Everywhere you look, you see how the coalition system of government is failing. Look to the left and you see the wreckage of a plan to make it easier to sack people.

Look to the right and you see the mess that is the education system which has lost track of which method it is supposed to be following.
Look straight up the middle and you see a broken down car that was supposed to speed the country towards road pricing and put an end to traffic jams.
Instead of bold steps, the Dutch political system, which has to cater for multi-party interests, produces indecisiveness, compromise and endless delays. The deadline for road pricing, for example, has been pushed back to 2016.
You really wonder how anything gets done. How can Holland have such a thriving economy when its government seems to spend most of its time running on the spot?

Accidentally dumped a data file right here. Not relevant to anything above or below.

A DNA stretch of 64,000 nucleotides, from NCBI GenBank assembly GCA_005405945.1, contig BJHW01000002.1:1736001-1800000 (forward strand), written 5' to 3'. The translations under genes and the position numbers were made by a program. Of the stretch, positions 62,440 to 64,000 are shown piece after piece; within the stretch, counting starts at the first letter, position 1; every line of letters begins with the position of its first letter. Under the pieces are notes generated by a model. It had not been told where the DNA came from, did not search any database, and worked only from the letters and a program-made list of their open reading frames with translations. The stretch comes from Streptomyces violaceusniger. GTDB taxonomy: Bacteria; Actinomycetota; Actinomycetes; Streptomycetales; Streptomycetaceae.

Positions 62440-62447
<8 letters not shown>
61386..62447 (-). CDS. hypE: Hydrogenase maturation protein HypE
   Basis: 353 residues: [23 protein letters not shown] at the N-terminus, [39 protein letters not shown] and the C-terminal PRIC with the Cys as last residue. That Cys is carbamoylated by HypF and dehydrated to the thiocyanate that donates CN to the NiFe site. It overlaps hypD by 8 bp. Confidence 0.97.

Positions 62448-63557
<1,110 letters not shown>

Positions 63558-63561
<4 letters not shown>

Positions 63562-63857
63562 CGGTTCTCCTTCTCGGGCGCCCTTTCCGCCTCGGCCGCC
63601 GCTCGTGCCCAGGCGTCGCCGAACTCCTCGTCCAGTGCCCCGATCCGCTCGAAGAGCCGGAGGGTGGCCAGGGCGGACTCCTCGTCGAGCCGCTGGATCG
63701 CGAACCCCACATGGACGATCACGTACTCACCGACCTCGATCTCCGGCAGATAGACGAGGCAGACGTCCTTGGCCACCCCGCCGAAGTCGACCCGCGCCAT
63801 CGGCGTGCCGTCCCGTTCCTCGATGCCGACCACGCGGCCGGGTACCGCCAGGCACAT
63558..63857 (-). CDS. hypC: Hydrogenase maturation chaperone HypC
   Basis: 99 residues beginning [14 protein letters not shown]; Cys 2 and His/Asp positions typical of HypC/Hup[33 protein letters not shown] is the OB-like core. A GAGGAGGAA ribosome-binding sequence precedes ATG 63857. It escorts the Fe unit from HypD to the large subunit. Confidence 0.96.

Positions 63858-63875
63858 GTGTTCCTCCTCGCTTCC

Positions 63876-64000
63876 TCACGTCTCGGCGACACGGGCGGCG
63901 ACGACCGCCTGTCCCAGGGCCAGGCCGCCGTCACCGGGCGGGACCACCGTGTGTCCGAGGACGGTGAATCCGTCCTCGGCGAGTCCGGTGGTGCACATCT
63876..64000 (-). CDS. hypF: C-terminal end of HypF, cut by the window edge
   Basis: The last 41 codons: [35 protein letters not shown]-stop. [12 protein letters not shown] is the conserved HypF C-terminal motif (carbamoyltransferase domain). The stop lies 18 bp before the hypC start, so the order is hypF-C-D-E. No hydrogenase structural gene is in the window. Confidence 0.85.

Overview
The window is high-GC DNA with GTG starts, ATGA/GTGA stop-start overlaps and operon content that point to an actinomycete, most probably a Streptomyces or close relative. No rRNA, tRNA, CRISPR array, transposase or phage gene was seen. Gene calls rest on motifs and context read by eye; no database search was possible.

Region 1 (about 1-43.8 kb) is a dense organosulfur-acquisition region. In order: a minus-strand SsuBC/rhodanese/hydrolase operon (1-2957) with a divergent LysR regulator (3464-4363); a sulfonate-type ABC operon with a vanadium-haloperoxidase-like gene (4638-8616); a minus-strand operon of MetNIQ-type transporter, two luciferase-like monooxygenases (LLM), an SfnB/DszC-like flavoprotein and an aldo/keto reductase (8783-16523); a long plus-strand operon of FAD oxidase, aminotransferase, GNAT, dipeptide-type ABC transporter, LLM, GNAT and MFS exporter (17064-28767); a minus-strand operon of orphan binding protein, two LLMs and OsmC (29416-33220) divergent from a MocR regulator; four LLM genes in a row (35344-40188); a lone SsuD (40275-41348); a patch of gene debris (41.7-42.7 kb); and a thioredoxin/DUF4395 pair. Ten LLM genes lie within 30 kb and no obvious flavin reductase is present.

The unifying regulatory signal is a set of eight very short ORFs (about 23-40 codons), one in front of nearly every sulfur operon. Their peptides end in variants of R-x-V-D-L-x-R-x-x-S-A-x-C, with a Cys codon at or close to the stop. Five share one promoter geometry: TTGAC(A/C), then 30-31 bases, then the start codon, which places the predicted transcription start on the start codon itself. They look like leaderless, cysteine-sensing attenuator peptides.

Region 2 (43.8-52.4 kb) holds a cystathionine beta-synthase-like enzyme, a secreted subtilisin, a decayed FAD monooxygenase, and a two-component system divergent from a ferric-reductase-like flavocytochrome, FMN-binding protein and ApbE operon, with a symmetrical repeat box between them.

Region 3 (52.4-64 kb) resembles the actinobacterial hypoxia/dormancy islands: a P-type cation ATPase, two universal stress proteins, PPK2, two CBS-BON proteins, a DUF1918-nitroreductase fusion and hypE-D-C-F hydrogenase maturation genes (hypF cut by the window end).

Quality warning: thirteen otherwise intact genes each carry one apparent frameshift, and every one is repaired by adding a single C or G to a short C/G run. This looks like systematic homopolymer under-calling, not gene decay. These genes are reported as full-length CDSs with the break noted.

Probably because most of the country’s success has nothing to do with the government. And maybe the situation on the roads, in schools and in the labour market is not so bad after all.
Although school pupils in the north rioted this week over the number of lessons they have to follow, the masses have not yet stormed parliament. One thing is for sure, Holland is unlikely to have a single-party government in the near future.

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